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World markets sluggish after banner week
World stocks pull back after banner week fueled by US recovery, easing of Europe debt concerns
By The Associated Press

PARIS (AP) ' World stock markets pulled back Monday after a banner week fueled by hopes that the U.S. economic recovery is back on track and receding worries about Europe's debt crisis.

Questions about whether Greece would default on its massive debts have been the main driver for markets in recent months. Now that Greece has secured it second bailout and secured a bond swap, uncertainty has receded and stocks have recovered.

A series of upbeat jobs reports in the world's largest economy also fueled the rally.

On Monday, however, investor enthusiasm pulled back.

In Europe, the CAC-40 in France fell 0.7 percent to 3,568, while Germany's DAX was down the same rate to 7,109. The FTSE index of leading British shares pulled back 0.4 percent to 5,940.

The euro was trading fairly even at $1.3167.

Earlier in Asia, Hong Kong's Hang Seng Index fell 1 percent to 21,115.29. Benchmarks in Singapore, Taiwan and Indonesia fell.

Other Asian indexes finished slightly up. Japan's benchmark Nikkei 225 closed 0.1 percent higher at 10,141.99.

In mainland China, the benchmark Shanghai Composite Index gained 0.2 percent to 2,410.18. The Shenzhen Composite Index rose 1.1 percent to 993.75.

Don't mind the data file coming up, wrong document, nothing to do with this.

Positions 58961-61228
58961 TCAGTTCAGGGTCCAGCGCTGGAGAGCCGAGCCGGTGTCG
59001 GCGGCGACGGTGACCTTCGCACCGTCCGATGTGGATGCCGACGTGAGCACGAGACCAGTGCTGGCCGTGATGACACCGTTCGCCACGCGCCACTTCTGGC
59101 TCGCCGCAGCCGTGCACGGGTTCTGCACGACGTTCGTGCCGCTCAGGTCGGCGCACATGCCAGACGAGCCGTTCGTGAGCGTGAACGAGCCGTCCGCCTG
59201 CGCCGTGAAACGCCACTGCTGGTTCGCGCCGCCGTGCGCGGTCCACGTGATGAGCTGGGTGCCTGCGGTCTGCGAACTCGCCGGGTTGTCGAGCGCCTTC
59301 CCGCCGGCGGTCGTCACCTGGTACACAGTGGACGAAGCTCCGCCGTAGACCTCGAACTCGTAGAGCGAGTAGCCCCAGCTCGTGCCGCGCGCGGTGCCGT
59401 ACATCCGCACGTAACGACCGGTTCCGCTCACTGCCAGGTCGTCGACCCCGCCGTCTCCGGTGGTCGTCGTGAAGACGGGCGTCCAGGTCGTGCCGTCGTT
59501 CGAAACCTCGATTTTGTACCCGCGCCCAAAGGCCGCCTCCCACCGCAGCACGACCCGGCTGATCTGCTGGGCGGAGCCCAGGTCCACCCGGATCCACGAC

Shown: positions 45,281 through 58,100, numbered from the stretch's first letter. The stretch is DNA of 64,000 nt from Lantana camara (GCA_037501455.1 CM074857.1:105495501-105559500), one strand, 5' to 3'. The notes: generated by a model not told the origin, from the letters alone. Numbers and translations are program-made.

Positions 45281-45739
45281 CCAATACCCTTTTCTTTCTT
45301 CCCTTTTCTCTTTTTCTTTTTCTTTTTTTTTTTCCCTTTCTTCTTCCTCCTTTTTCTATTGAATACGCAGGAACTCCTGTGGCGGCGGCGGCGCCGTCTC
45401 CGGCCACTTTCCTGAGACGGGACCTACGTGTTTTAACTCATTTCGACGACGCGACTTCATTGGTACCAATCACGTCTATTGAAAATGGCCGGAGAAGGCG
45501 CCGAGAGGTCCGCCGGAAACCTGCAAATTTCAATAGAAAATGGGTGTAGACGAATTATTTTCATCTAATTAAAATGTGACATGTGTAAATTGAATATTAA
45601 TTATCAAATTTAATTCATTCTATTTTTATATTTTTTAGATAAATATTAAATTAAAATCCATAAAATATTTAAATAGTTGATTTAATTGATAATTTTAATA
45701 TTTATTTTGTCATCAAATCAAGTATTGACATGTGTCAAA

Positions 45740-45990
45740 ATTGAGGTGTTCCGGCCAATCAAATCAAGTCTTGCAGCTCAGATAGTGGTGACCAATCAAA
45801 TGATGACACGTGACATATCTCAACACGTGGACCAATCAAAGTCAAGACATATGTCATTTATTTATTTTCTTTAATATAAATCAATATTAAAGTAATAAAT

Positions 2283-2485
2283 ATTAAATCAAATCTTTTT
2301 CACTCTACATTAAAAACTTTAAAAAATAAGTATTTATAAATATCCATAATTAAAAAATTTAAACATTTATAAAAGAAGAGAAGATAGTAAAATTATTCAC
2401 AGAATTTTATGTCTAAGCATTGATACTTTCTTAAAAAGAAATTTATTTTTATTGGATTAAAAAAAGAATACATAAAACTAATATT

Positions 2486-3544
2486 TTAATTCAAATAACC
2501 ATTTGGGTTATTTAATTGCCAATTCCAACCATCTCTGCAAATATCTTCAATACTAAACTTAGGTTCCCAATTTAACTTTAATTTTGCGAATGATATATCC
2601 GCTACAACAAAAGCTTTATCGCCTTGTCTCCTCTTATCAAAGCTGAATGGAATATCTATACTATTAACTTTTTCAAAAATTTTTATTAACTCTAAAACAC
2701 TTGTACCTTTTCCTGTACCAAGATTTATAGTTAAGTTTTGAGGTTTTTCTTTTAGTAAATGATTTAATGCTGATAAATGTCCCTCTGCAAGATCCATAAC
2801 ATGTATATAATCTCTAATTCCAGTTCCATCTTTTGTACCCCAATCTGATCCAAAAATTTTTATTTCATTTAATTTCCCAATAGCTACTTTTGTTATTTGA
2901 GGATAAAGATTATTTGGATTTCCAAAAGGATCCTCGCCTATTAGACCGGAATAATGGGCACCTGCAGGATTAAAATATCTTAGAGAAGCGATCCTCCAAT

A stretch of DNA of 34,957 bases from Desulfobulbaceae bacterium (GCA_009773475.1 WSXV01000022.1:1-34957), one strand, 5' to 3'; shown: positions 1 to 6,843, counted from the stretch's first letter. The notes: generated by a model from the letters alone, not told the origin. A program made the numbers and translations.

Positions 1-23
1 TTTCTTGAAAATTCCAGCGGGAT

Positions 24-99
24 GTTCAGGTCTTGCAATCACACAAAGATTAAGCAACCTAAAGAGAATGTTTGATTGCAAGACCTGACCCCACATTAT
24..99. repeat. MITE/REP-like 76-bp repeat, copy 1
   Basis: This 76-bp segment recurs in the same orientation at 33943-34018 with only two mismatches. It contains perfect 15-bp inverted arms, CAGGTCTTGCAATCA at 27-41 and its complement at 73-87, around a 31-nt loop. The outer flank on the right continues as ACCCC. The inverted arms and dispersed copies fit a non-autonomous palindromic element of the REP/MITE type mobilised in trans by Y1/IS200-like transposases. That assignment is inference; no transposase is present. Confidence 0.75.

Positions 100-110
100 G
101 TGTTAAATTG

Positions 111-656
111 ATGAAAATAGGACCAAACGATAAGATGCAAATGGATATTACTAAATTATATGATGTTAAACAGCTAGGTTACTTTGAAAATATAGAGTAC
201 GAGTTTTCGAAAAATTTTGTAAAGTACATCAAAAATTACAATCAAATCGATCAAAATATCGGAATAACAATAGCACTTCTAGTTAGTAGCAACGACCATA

"The market still feels like it's in a consolidation mode and is uneasy about it," said Lauren Rosborough, an analyst with Societe Generale.

She noted that investors seem to be in a wait-and-see mode before the start of U.S. earnings season. Apple is planning an announcement later in the day on what it plans to do with its $100bn cash pile. There's speculation the technology group could announce a dividend, which would likely give a boost to stocks.

Also weighing on markets have been sky-high oil prices. With the global economic recovery still fragile, some have worried that high energy prices would hold back any rebound.

But benchmark oil for May delivery fell back some Monday, falling 40 cents to $106.66 per barrel in electronic trading on the New York Mercantile Exchange. The contract rose $1.95 to finish at $107.06 per barrel on Friday.


Associated Press Business Writer Pamela Sampson contributed to this report from Bangkok.

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